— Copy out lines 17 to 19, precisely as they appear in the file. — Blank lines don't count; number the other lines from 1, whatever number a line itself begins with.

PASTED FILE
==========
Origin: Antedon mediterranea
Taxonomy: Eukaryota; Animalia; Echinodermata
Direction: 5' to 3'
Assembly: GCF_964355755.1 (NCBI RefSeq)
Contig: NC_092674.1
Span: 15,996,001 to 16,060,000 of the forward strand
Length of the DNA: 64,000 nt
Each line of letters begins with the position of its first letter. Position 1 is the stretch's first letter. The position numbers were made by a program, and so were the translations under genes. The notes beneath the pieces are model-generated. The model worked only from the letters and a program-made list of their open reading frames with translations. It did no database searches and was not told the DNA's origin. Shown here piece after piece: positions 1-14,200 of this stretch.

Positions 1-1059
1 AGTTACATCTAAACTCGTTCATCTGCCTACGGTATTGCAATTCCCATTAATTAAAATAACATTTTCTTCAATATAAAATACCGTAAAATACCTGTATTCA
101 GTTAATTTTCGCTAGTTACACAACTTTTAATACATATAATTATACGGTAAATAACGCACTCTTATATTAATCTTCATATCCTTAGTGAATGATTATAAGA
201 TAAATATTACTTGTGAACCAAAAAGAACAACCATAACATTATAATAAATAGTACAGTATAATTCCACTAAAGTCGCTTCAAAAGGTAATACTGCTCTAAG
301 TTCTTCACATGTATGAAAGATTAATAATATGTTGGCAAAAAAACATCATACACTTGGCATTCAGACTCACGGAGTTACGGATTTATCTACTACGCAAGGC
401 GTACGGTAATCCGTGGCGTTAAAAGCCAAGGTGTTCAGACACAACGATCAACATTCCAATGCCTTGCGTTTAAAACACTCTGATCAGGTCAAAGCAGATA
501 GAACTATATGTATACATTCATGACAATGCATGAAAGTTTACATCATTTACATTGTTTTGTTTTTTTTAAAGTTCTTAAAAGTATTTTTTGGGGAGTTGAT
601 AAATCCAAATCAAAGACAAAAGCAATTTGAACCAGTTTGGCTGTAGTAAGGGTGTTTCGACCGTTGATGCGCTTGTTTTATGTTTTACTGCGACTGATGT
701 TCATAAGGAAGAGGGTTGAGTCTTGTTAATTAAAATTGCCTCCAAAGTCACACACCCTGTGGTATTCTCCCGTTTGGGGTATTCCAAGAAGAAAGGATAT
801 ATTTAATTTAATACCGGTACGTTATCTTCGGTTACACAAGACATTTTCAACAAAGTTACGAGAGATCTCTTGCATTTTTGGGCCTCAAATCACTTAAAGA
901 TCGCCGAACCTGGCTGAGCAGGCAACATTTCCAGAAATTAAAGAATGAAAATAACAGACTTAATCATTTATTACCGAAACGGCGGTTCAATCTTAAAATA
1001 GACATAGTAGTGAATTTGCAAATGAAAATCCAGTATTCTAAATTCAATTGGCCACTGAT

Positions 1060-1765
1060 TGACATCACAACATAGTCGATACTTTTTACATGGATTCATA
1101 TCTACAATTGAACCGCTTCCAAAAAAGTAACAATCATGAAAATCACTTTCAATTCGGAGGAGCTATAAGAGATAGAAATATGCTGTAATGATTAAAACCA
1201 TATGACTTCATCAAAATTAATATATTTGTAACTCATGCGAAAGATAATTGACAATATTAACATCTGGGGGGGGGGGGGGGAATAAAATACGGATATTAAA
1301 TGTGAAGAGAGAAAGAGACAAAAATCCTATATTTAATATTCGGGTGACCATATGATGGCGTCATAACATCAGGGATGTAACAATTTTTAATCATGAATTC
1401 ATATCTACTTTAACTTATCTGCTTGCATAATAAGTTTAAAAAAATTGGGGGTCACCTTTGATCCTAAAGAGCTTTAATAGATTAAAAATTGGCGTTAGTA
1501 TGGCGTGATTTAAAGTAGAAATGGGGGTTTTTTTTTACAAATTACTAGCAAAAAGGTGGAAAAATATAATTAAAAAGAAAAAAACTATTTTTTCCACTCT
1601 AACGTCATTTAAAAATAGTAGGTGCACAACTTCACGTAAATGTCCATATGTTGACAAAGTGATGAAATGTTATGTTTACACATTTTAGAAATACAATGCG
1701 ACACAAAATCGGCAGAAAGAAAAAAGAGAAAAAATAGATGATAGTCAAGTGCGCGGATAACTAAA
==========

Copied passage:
701 TCATAAGGAAGAGGGTTGAGTCTTGTTAATTAAAATTGCCTCCAAAGTCACACACCCTGTGGTATTCTCCCGTTTGGGGTATTCCAAGAAGAAAGGATAT
801 ATTTAATTTAATACCGGTACGTTATCTTCGGTTACACAAGACATTTTCAACAAAGTTACGAGAGATCTCTTGCATTTTTGGGCCTCAAATCACTTAAAGA
901 TCGCCGAACCTGGCTGAGCAGGCAACATTTCCAGAAATTAAAGAATGAAAATAACAGACTTAATCATTTATTACCGAAACGGCGGTTCAATCTTAAAATA